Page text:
After a few hours, the wind and cold temps had taken their toll on my father who was the most exposed to the wind. We hunted as a team, as we always do.  Finally we decided that I would push some small brushy areas to try and move some deer. I worked my way down the hill, through the briars and brush. After nothing came out I went around the woods to come from a different angle hoping that the deer would run toward my father. After emerging onto the field and remarking to my team over the radio that there was nothing in the woods, we decided to head back in and try again later in the day.

Before going in, I checked my trail cameras to see if any deer were moving in the area. As I came to the camera I heard a crash in the brush, the sound of breaking branches. As I looked, I saw the buck running away. It happened so fast-I remember seeing the deer falling in the scope, but I don’t remember aiming or pulling the trigger. As my dad and I walked up on my buck together, we could see it’s rack a foot above the grass. I realized I had shot the biggest buck of my life.

As amazing as it was to shoot that deer, the reaction of my dad and my brother-in-law was even better.
They were just as excited as I was, cheering and hands shaking. They were happy for me as team
members should be, not jealous or envious. That is what hunting should be like.

Justin has a little history with this deer.  He has three incredible trail camera photos of this great deer from earlier this season.

Thursday, November 15, 2012

PostHeaderIcon Action Packed Deer Season Upon Us

The last four weeks have been a whirlwind and there is just one more week to go.  Instead of spreading out my hunting days throughout the season this year, I put all of my chips in from late October through November.  Three of the past four weekends have been four day hunting excursions.  This will be my last weekend in the field for at least a month.

As mentioned in previous blog posts, the team is documenting the season by camera.  Our film project is titled The Stand.  My goal was to begin premiering episodes November 1.  I was able to produce the trailer for the video but unfortunately, the episodes are still in the works.  I’ve only been at home for four of the past 14 days… It’s been tough to get the time to put out the episodes I want to produce.  My new target date for the first episode is November 28.  I want the episode to reflect the effort we’ve put into it.  Rushing the project out doesn’t serve anyone.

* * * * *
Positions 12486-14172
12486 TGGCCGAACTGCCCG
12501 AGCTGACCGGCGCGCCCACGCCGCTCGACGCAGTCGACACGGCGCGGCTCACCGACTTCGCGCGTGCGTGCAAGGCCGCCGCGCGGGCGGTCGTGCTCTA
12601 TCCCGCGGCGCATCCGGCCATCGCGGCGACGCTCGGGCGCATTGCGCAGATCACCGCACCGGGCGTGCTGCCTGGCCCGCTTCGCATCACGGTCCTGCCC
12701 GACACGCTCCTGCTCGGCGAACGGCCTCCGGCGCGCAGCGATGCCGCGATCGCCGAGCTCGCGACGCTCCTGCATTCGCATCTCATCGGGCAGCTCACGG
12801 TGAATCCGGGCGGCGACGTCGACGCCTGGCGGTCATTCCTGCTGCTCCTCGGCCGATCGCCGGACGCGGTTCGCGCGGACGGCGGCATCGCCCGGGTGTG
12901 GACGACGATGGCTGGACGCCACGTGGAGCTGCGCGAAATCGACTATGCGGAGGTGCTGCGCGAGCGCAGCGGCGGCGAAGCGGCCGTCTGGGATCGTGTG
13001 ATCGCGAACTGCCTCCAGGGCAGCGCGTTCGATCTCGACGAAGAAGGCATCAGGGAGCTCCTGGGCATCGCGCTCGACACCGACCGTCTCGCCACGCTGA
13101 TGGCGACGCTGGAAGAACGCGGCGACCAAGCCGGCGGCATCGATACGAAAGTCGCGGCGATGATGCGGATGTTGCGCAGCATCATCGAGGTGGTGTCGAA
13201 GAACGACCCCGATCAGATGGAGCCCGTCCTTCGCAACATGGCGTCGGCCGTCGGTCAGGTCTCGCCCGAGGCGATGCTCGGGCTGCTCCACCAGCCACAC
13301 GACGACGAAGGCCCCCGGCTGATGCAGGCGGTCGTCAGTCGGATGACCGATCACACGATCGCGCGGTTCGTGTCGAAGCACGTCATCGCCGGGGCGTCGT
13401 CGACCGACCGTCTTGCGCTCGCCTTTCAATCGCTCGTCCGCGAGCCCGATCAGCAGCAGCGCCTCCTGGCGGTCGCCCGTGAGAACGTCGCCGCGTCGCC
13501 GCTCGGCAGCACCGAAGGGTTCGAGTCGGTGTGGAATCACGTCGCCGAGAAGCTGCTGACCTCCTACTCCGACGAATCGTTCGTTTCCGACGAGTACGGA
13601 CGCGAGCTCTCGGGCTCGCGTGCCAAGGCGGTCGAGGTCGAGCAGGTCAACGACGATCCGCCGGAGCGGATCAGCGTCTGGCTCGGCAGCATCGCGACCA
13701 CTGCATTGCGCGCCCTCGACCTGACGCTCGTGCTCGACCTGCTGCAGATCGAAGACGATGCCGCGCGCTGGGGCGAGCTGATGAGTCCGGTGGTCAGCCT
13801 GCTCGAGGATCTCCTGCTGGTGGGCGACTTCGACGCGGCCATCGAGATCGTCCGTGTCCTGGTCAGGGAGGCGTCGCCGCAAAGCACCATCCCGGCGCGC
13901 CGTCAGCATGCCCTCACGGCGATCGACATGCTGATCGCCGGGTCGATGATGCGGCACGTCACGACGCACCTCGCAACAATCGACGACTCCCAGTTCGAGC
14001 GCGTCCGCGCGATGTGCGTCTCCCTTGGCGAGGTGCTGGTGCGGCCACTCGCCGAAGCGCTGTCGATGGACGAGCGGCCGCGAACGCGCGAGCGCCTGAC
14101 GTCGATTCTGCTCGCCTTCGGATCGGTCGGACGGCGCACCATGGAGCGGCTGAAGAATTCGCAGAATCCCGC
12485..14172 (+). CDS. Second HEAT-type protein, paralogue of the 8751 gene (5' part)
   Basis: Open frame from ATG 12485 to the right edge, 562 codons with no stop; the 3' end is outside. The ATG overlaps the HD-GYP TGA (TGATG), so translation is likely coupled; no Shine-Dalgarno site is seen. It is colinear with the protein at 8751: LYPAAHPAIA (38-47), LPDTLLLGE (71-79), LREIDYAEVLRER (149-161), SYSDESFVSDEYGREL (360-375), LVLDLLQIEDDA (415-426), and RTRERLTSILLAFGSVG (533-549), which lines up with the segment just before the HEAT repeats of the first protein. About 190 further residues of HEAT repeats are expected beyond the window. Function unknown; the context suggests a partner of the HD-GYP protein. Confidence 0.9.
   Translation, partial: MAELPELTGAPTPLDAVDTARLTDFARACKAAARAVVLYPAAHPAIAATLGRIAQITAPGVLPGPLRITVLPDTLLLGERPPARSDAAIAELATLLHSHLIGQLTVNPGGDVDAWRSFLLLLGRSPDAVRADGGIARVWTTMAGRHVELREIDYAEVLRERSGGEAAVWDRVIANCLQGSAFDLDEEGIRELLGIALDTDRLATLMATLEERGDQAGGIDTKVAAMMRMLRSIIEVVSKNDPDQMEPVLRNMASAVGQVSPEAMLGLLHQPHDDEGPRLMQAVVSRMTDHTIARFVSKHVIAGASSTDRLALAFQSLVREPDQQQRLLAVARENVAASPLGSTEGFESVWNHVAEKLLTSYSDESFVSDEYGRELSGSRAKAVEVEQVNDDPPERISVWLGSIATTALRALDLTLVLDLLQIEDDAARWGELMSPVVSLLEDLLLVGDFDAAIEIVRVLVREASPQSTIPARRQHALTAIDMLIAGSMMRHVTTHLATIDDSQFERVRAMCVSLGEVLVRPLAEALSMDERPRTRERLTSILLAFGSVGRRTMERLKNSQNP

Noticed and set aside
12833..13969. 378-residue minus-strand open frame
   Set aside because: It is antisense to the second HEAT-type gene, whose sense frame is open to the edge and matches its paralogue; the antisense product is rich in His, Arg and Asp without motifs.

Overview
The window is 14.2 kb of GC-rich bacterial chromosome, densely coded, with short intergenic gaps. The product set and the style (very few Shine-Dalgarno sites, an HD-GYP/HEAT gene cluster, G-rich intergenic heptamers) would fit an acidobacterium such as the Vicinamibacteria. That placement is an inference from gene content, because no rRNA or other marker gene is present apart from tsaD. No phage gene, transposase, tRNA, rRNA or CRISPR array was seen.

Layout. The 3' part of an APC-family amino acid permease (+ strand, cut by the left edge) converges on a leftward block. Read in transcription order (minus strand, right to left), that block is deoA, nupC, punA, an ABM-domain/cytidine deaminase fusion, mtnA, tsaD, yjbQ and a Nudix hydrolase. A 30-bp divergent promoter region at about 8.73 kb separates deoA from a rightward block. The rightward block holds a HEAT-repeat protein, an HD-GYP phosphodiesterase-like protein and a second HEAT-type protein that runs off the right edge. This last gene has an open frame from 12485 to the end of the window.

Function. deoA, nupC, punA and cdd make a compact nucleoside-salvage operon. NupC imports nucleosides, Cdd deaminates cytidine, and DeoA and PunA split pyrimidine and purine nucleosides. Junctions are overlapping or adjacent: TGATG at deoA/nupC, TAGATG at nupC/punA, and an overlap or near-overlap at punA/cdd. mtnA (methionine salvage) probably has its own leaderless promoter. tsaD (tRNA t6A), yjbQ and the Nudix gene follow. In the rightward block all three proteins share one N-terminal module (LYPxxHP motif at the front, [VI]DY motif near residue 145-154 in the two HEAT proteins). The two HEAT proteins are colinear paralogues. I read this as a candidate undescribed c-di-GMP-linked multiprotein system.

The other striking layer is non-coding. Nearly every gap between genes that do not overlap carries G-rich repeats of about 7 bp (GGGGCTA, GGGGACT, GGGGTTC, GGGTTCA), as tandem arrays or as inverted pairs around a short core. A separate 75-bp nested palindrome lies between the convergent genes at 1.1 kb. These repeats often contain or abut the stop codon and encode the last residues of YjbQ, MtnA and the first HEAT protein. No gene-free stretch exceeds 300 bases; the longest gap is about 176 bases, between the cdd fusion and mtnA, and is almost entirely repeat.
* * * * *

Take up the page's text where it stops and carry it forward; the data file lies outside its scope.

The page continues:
To say it has been an exciting season is an understatement.  I have never spent this much time in the woods in November.  My friend Jason has been in the tree with me all season and we have seen some amazing sights.  Here is a short clip of a half rack buck that walked directly under our stand.  He arrived within a few minutes of putting down the rattling antlers.  You will see the tree in front of us shake just before he walks into frame.  He rubbed that tree before walking up to ours.  Very exciting stuff!

We nicknamed that buck “Hollywood”.  He just couldn’t get enough of the camera.  We filmed him once in late October and then three times on the day the video was shot.  We spent a lot of time hunting scrape lines this fall and we had several deer make scrapes in front of us.  The rut literally unfolded in front of us over the past few weeks.  In early November we noticed a lot of young bucks chasing does with very little movement from more mature bucks.  Last week the big boys started moving.  We identified at least four different mature bucks tending does in front of us.  Here’s a short video clip of a buck pursuing a doe.  Unfortunately for him, the doe he was looking for was piled up by an arrow about 30 minutes before he arrived.  There would be no love for him.

The rifle season opens this weekend.  Jason and I are looking forward to having a little more range this week.  We were teased by a few very nice bucks that skirted the edges of our effective archery range this past weekend.  The rutting cycle has surely changed since last week but we expect pressure from neighboring properties to help us out this weekend.  As is the case with hunting any time of year, you never know what will happen.  It will be fun and I can’t wait to share our season with you over the next few months.